I just learned that Bernie DeKoven, a.k.a. “Blue,” has died, of cancer.
Bernie was my high school friend Elyon’s father. In high school and college, I had a hard time interacting with most of my friends’ parents, but Bernie was different.
He was one of the leaders of the New Games movement. I had grown up with the New Games books—perhaps hard to avoid when you’re the child of hippies in the San Francisco Bay Area in the 1970s—so I was impressed with him for that. I may have been even more impressed with his multiple computers running various games, which I think he may have been reviewing professionally at the time. And I was impressed with his affectionate relationship with his family, and with his friendliness.
Later, he was one of the few parents-of-my-friends who stayed in touch. He and I were never super-close, but we intermittently sent friendly notes back and forth, and occasionally linked to each other’s posts. He had become known as “Dr. Fun,” and as the proprietor of the Deep Fun and A Playful Path websites. He posted regularly on Google+ about games and fun, and I was always pleased to see his posts.
But I drifted away from Google+, and somehow didn’t know that he also posted regularly on Twitter. And I hadn’t been in touch with him for a while. And so I didn’t know about his cancer diagnosis last year, and I didn’t see his farewell post in November.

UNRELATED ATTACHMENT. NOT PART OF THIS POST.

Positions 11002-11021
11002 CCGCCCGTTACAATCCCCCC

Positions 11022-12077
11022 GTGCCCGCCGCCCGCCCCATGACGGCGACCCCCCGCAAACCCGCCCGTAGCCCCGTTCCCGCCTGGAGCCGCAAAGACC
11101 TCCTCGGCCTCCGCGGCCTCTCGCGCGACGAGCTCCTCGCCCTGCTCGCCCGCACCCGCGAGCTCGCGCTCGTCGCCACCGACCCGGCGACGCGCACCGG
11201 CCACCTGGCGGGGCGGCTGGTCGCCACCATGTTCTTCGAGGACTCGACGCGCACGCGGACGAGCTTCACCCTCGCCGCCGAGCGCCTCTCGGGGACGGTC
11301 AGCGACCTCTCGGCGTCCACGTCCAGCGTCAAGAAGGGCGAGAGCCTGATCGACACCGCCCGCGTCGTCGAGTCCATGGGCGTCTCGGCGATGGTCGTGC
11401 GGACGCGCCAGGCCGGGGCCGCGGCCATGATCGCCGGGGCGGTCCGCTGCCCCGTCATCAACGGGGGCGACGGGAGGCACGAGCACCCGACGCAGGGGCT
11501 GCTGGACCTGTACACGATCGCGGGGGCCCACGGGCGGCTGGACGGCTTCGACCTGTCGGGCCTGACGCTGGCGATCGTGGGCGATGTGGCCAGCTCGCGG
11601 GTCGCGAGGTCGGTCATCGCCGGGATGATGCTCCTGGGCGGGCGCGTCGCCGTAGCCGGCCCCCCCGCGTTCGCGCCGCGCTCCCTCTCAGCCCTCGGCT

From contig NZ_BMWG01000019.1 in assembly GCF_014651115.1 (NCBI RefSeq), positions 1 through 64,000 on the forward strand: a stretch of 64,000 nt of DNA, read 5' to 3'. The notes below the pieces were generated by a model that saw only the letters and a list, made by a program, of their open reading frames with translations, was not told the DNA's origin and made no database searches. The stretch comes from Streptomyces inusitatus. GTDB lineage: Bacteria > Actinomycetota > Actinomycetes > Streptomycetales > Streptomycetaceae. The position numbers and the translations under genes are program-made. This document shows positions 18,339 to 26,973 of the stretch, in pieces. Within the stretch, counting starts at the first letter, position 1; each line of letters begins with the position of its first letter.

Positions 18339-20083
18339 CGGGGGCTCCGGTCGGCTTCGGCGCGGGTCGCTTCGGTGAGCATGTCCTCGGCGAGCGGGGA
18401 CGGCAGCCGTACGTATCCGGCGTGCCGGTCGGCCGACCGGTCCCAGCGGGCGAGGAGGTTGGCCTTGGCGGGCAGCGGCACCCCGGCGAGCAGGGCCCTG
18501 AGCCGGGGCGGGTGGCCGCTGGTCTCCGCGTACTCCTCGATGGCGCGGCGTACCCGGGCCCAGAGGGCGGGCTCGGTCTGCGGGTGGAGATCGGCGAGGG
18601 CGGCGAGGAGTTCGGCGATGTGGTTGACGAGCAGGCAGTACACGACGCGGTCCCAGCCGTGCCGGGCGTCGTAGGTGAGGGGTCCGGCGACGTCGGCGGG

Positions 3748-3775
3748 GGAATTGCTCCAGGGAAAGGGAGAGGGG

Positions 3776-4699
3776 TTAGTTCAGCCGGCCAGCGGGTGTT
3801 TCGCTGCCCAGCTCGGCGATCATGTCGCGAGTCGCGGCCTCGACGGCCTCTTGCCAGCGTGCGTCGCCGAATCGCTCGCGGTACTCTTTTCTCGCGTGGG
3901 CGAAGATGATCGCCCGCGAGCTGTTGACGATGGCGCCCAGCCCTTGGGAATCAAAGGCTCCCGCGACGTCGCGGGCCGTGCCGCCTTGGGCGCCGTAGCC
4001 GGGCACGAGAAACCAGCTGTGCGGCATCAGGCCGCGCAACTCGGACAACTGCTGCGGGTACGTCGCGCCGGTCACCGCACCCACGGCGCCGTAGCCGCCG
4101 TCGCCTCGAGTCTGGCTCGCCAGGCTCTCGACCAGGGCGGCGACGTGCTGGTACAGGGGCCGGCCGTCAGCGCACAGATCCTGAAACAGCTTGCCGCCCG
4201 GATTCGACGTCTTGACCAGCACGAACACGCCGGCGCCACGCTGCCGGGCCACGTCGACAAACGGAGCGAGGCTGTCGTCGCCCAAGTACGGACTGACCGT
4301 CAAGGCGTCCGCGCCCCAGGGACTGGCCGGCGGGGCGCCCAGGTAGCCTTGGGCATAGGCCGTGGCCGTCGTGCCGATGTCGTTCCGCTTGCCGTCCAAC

Forward magazine published a lovely article about Bernie and his life in December. I just read it; it tells me all sorts of things I didn’t know about him. It oddly leaves out any mention of his family life after he grew up, but still, it’s very much worth reading if you have any interest in games or play, especially in their intersection with Judaism. Here’s the bit I liked the best, which seems to me to capture a significant part of what I, too, learned from Bernie (and from Elyon):
Bernie teaches us that games are not a set of authoritarian rules but more like a social contract. And if everyone agrees to play well together, games become “a blueprint for a certain kind of thinking about society, about how you relate to other people, or might change yourself or change your community.” In this context, games are a thing to shape meaning, and what Bernie does is empower us to be flexible and pliant, to see games as not something just to play but also to play with, to change, together, to keep the game going.
Farewell, Bernie. I’m sorry I didn’t say goodbye before you left. I know those of us still here will keep the game going, but I’m sorry that you won’t be here to play it with us.